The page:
# Prove this inequality via graph

1. Jun 10, 2013

### utkarshakash

1. The problem statement, all variables and given/known data
2x>3sinx-xcosx, 0<x<∏/2

2. Relevant equations

3. The attempt at a solution
One possible way is to draw the graph of the functions and compare but plotting a graph manually is not easy in this case. I want some other methods.

2. Jun 10, 2013

### SteamKing

Staff Emeritus
You know that sine and cosine vary in amplitude between 0 and 1 on the interval in question. If you substitute the end values of the interval into the inequality, that should show that the inequality does not hold.

3. Jun 10, 2013

### utkarshakash

What you are suggesting to me is just the verification of the result. Proving a result does not mean plugging the values and checking it.

4. Jun 10, 2013

### jeppetrost

Okay this is a bit messy, but it's the best I came up with. Say we define f(x)= 3sinx - xcosx, and we want to show f(x)<2x. Well, we see that at least the endpoints are all right [ f(0)=0 (okay since we don't actually consider 0), f(pi/2)=3 < pi ]. So if we can just show that the function never goes over the line 2x, we're done. Well, if we differentiate both sides, we can equivalently show that f '(x) < 2. Simply doing the differentiation gives us f '(x) = 2cosx-xsinx. We again check that the end points are okay: f '(0)= 2 (okay), f '(pi/2) = pi/2<2 (also okay). Now we need to show that f '(x) doesn't become greater than 2 (this is actually too strict, but we can anyway). So we calculate f ''(x) = x cos x-sinx and want to show that this is always negative. Well, at x=0 we have f ''(0) =0, so that's good. Now we go even further and find f '''(x) = -xsinx. This is obviously negative, which means that f ''(x) is also negative. This in turn means that f '(x) < 2, which means that f(x)<2x.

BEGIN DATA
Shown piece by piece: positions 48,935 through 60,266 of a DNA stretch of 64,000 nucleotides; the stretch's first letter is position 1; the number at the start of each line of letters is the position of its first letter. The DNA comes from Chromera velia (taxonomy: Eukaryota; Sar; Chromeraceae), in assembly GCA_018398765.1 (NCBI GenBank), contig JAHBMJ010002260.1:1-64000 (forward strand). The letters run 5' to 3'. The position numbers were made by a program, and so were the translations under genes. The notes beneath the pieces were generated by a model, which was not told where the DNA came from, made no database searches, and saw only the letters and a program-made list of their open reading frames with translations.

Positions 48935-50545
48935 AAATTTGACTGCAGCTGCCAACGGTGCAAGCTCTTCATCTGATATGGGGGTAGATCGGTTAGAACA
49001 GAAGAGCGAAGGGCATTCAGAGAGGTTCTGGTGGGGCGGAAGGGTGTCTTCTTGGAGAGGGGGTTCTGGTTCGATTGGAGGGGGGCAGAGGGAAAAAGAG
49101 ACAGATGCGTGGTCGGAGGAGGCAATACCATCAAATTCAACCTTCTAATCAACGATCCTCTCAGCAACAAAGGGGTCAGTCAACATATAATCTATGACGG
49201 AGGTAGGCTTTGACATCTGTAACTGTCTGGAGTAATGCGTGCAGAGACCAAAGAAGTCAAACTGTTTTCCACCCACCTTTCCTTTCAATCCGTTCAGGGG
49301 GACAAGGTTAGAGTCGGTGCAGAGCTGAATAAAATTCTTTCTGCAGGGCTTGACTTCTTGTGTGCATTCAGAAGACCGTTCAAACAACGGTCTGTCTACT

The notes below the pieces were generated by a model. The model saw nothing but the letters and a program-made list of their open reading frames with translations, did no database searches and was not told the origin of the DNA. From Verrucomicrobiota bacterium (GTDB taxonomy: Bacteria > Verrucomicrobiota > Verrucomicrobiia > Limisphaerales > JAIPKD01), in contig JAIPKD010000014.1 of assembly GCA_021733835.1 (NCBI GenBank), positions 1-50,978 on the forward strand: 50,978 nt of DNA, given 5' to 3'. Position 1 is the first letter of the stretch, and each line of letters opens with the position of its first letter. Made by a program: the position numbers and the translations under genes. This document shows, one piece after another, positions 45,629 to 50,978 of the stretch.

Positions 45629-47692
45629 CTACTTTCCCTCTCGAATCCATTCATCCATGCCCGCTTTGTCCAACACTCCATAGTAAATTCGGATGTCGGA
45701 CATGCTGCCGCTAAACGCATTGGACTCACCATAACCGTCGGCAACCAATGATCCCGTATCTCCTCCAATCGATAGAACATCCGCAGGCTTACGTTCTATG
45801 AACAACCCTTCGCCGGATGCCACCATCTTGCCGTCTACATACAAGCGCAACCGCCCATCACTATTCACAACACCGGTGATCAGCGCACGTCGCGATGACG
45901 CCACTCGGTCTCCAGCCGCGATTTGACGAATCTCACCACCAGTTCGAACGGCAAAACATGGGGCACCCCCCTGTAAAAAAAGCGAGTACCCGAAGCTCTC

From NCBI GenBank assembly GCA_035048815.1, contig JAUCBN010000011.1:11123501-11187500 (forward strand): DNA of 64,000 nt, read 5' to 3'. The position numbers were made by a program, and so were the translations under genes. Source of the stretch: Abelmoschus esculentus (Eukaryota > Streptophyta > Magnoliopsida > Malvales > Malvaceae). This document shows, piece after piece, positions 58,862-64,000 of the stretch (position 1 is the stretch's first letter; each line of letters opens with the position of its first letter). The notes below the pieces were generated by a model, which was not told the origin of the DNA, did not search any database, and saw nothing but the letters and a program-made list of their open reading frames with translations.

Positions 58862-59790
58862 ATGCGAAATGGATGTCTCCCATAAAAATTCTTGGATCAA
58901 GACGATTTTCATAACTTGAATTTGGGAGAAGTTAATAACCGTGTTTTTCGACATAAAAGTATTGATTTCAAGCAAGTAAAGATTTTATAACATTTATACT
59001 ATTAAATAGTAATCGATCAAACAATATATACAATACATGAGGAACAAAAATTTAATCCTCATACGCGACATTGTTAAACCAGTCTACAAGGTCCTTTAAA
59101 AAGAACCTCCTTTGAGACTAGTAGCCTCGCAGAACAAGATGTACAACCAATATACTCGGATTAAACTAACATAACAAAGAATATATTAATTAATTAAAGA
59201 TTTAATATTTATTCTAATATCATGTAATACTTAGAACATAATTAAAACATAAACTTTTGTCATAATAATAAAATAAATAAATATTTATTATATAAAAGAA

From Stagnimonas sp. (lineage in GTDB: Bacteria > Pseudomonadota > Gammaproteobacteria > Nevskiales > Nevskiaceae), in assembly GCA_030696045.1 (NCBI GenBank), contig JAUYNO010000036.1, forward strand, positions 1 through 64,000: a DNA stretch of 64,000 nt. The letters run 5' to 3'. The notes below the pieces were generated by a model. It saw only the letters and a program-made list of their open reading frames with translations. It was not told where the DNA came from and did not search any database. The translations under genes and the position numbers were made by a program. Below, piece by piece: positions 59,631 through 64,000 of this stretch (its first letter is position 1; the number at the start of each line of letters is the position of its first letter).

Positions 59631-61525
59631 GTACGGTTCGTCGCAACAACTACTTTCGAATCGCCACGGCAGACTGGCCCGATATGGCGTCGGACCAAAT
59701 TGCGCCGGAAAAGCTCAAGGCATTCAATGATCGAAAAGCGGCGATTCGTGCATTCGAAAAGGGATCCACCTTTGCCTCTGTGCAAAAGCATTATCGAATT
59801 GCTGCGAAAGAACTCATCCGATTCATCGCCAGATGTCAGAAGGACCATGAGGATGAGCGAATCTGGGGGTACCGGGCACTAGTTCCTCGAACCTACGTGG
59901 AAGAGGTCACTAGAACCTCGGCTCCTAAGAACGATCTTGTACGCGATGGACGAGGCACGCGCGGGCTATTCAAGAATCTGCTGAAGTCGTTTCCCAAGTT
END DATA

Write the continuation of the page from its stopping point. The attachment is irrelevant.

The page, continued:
I hope you follow my train of thoughts. You just go deeper and deeper in the derivatives until you see something you know, and then go back up.

5. Jun 10, 2013

### andrien

you can just easily go with f(x)=2x-3sinx+xcosx,you can see at x=0,it is zero.so just differentiate and try to show that f'(x)>0 for the given interval.

6. Jun 10, 2013

### SteamKing

Staff Emeritus
If the inequality doesn't hold, then you are wasting time trying to prove that it does.
Verification that a relation holds at just one point in an interval is insufficient to prove that it holds at all points in the interval. However, showing that a relation fails to hold at just one point in an interval is sufficient to show that the relation does not hold.

7. Jun 10, 2013

### jeppetrost

However, it does hold, so I don't exactly see your point.

8. Jun 10, 2013

### utkarshakash

Thanks. Your method was pretty good.

9. Jun 10, 2013

### SteamKing

Staff Emeritus
Mea culpa.

10. Jun 12, 2013

### noc_njz

Why not use taylor series?